02.05.2010 - 30.07.2010
May we caught the bus down to Stanthorpe, a small town in southern Queensland following research on places to fruitpick in Queensland. With only six weeks picking under our belt from last year we needed to build up our time to qualify for a second year visa which was why we'd sacrificed our cushy lifestyle for something more testing & poorer paid.
Upon arriving in Stanthorpe we were subjected to icy temperatures unlike anything we'd known since Sapa in northern Vietnam!
We checked into our shared dorm hut in the hostel & had a wander round town. It was a cosy town. Afew shops, pubs & restaurants spread out over a half a kilometre ending near the river. It was sunny but chilly. In the evening we met our roomies, a mix of irish, german, dutch & english all scruffylooking after a hard days picking apples. This was the reason why we had come - to pick apples. For the next month we would be getting up at 5am, rushing hot porridge down our throats & being driven by the hostel owner Doug several kilometres out to the apple orchards. In the dark we would struggle up slippery wooden ladders in three layers of clothing to pick the icy apples in zero temperatures until the mornings heated up & we could shed layers. We would work in teams of 4+ with a lovely, mad girl called Lisa in fear of being fired for bruising the apples until one of the farmers took a liking to her. I would wrestle our beast of a tractor between the orchards, slopes & packing sheds pulling two to three big bins & we would make peanuts but at least earn enough to survive & count towards our visas. Evenings would be spent wrapped up tightly shivering in the canteen/kitchen whilst making dinner, warming ourselves in the heated hut or entertaining ourselves at the local Central pub. It was fun, we made some great friends & was worth the experience alone.
A month after our apple-picking began the season finished & we were left doing odd days picking berries whilst waiting for pruning to begin.
Sadly we were worst at pruning than picking so were fired half a day in.
As a result, left with no work we were forced to leave the area & find something further north through gum tree.
We caught the bus back to Brisbane then another several hours up to Ayr, north Queensland.
The temperature was a major shock as we transitioned from ice-cold south to hot, humid north in less than a day.
Wandering round in that kind of heat in the dark wasn't fun but luckily the town was small in an easy to navigate grid.
We found our hostel just down from the bus stop & checked into our double room, situated down a maze of corridors. We only stayed one night as the reason we had chosen the more expensive hostel was the pool which was toxic & the room itself wasn't even a proper room, more a hanger divided into sections with the walls not meeting the roof. One guy forgot his key so climbed over & every door slam shook the walls.
The day after we found a little further out of town (10min walk) The Lazy Lizard Lodge, a smaller, friendlier place with a nice communal area/t.v. lounge & kitchen & nice people staying who bothered to speak to us. The beds were in small dorm room huts & bigger metal sheds with double beds. Unfortunately we only stayed about an hour typically meeting some really cool people then got a phonecall confirming work at a farm in Dalbeg 1hr outside Ayr.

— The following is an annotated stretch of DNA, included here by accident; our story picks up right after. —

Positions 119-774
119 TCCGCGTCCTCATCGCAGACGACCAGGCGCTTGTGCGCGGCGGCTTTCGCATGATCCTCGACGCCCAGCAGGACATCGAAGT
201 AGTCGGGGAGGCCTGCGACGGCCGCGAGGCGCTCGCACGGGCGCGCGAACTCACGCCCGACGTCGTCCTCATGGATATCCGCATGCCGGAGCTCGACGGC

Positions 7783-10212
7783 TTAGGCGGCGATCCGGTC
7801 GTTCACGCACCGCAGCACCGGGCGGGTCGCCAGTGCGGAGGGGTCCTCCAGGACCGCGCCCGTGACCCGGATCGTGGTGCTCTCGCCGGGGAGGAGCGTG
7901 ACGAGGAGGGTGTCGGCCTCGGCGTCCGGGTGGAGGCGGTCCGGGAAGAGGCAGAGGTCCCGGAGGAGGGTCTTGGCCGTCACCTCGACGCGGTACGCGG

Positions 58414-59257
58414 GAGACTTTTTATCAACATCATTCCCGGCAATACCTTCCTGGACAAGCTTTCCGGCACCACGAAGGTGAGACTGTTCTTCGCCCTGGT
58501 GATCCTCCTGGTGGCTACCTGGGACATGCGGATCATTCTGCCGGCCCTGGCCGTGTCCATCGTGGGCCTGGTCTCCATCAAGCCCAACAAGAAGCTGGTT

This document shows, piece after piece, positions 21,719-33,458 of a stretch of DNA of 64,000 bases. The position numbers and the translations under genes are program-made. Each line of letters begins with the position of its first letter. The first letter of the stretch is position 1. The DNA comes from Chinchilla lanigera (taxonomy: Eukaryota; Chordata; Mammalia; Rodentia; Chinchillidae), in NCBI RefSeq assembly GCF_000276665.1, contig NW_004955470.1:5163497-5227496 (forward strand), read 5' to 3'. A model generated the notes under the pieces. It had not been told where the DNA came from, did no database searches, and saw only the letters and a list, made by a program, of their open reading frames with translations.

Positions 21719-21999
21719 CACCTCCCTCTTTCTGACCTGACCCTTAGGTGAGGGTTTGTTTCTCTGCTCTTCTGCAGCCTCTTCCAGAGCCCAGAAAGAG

We took it as work was on a long waiting list in Ayr & we needed picking work asap. The only mode of transport, a local school bus drove us into oblivion (also known as the outback) & dropped us off at the side of a dusty, little-used road, exchanging places with the angry-looking backpackers waiting there.
We should have taken that as a sign of the hardships to come but we were just glad to be somewhere we could work for the last vital days needed for our visas. We walked up an long, equally dusty track past some tin structures to the farmhouse 'reception' where a kind, friendly girl signed us in. We were then led back round past the smaller metal huts to our dorm in a larger, pokey hut with 18 bunkbeds packed together & a bathroom in a hut behind. Suffice to say we spent more time outside, in the evening cooking in the open kitchen hut patiently waiting to use one of the 8 electric hobs (when the electrics didn't overload from dodgy wiring). For a week we got up at 6am, had breakfast then trailed up to the field, attached a bucket to our belt & 3/4hrs a day would drink little water in the harsh heat, & be bent double picking the correct sized squash (like pumpkins). The larger & spotty diseased ones we had to rip out whilst keeping up with the tractor conveyor belt & standing up to load the fruit onto the belt every 5-10 mins. Once finished we took lots of painkillers & often lay on a bag of ice from the agony for a bit then explored the outback especially the nearby river – watching out for crocs. Vix was moved jobs halfway through the week to pick packs of chillis off the bushes, paid per box until the delightful farmers' wife finally fired us. It was a relief & luckily we had done enough days to apply for our second year visa, so we returned to Ayr & civilization at out The Lazy Lizard & killed a few weeks cycling round town & down to the beach (2/3hrs away), drinking beer at the local pub & hanging out with other backpackers including an English couple Kim & Pete. After getting one days work picking zucchinis in the rain (carefully off the bush with a knife) we decided on a change of scenery & got a lift an hour north to a place called Townsville.